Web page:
28th Sep 2018
At IMAGE, we believe in real beauty and celebrating difference. In our new Love Your Body series, we speak to real Irish women about what beauty means to them. While they might be of different ages and come from different backgrounds, they all have one thing in common: they have proudly embraced their bodies and real beauty. This week, Gail O’Connor talks about learning to trust her body after illness, as well as her thoughts on the word ‘curvy’.
Gail O’Connor has had a rocky relationship with her body. The former gym manager was once captain of the basketball team and two belts away from a black belt in taekwondo. “I used to love my body,” she tells us, “But then I got sick.”
The now 37-year-old says, “I was putting on weight. My body was in bits. I had gallbladder issues and my energy levels were dipping. I was craving crap, but when I did have chips or whatever, I’d have irritable bowel,” Gail explains. “You can’t eat but you want to eat; so you’ve no energy. But when teaching classes and managing a team you need to be on top of things…”
Related: ‘Trying on clothes was a nightmare.
I’d end up crying because nothing fit’
Gail’s job was the least of her worries, however. “Eventually I turned jaundice,” she says. “I was like one of the Simpsons; from scalp to toes. Even the whites of my eyes were yellow. It was gallbladder issues. I ended up in hospital for about a month and a half; I got septicemia and nearly died,” she confides. “I was pulled back from the brink.”
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The Ballybrack-native says this illness changed her relationship with her body. “When you’re young, you don’t think you’re going to have health issues. So my confidence was completely knocked,” Gail admits.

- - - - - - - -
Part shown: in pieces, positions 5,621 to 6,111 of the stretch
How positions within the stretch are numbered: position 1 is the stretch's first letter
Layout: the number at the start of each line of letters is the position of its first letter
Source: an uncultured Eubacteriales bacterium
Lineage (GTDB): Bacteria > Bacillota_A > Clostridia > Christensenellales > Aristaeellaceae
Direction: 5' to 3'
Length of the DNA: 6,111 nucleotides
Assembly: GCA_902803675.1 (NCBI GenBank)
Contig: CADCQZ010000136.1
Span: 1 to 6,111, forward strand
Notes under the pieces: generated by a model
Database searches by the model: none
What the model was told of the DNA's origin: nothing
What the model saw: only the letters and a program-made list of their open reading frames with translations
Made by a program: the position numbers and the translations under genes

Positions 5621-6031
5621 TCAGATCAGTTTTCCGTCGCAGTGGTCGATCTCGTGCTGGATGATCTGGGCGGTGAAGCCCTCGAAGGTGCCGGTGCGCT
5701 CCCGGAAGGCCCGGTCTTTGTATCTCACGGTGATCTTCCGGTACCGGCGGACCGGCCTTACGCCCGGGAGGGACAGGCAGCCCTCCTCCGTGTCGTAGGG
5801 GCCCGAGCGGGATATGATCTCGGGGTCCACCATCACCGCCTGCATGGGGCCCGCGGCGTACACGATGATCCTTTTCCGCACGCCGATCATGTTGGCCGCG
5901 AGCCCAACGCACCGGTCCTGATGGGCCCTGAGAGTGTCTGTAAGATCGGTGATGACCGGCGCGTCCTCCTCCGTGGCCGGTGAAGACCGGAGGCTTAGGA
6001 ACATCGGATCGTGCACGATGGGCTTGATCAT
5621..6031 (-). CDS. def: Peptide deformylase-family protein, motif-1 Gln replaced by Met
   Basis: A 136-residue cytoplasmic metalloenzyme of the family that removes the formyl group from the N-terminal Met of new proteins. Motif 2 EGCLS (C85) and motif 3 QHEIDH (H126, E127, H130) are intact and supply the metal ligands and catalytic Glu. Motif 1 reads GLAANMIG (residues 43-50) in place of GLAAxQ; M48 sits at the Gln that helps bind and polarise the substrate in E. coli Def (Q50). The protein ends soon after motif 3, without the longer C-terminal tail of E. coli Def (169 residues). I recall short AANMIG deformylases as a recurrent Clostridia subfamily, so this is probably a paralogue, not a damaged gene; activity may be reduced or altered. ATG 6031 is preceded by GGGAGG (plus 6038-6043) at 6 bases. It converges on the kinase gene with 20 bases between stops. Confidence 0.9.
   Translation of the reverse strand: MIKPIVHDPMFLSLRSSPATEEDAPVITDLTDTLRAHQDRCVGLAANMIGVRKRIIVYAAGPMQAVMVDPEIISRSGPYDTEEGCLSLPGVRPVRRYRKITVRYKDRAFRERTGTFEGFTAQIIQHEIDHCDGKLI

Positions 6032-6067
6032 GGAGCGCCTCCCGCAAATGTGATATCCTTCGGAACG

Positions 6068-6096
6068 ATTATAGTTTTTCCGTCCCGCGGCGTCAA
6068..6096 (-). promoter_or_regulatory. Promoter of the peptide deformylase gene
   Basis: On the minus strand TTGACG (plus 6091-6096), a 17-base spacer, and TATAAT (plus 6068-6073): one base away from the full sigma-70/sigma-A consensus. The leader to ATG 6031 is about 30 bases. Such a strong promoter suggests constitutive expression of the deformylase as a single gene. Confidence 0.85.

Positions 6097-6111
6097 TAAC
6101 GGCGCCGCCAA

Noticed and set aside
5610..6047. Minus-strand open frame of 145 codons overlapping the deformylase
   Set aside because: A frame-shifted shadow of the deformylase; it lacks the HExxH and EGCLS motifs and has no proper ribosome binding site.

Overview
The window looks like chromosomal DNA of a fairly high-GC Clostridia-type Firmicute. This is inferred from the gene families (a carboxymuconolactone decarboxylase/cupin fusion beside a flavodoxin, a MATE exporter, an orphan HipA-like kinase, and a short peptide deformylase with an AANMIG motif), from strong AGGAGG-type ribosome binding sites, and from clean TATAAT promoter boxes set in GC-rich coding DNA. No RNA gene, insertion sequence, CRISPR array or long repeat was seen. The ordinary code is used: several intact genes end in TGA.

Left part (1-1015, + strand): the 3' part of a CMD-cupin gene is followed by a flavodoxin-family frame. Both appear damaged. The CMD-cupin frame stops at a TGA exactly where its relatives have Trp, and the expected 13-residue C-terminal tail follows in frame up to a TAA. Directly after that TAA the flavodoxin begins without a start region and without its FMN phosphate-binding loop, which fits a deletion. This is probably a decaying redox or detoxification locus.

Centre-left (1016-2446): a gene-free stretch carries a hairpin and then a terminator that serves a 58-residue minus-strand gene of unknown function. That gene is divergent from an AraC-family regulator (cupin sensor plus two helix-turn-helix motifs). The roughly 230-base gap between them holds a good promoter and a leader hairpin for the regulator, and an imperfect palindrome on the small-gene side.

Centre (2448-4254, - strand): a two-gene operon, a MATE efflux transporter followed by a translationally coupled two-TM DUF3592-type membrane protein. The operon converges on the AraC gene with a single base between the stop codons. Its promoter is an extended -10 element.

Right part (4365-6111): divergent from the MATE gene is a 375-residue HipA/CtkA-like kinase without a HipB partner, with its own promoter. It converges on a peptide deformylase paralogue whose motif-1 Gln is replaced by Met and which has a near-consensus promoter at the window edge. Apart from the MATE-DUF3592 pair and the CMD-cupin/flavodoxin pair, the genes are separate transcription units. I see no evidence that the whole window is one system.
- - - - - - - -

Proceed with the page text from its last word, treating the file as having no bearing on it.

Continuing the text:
“My body had attacked me… so how can I trust it?”
To make matters worse, there were complications during the keyhole surgery on her gallbladder and the surgeon was forced to open her up. “Recovering from that took a really long time. Even walking to the shop took a really long time; I always had to have someone with me. I was really nervous,” Gail says. “It was like I’d been attacked. My body had attacked me… so how can I trust it?”
An outlet to express herself
Gail discovered various blogs and YouTube channels while she continued her recovery at home. “I was following Chloe Morello and Tanya Burr, and I was like, ‘I can do this’. I can self-publish and say what I want to say. I decided to go back to college and study social media marketing, and I started my blog Glam Force in college.”
Her blog has helped her to embrace her body. All about fashion and beauty, she says, “It’s more representative of what I see on the streets.” When out and about, Gail doesn’t see supermodel-like people, who are six foot tall and really thin. She sees women of all shapes and sizes; women like her. “I want to see people who are bigger than ‘normal’ size, how the clothes fit on them, and that kind of thing. When I put up outfit shots, I get a hell of a lot more likes. So I know that’s what other people want to see too.”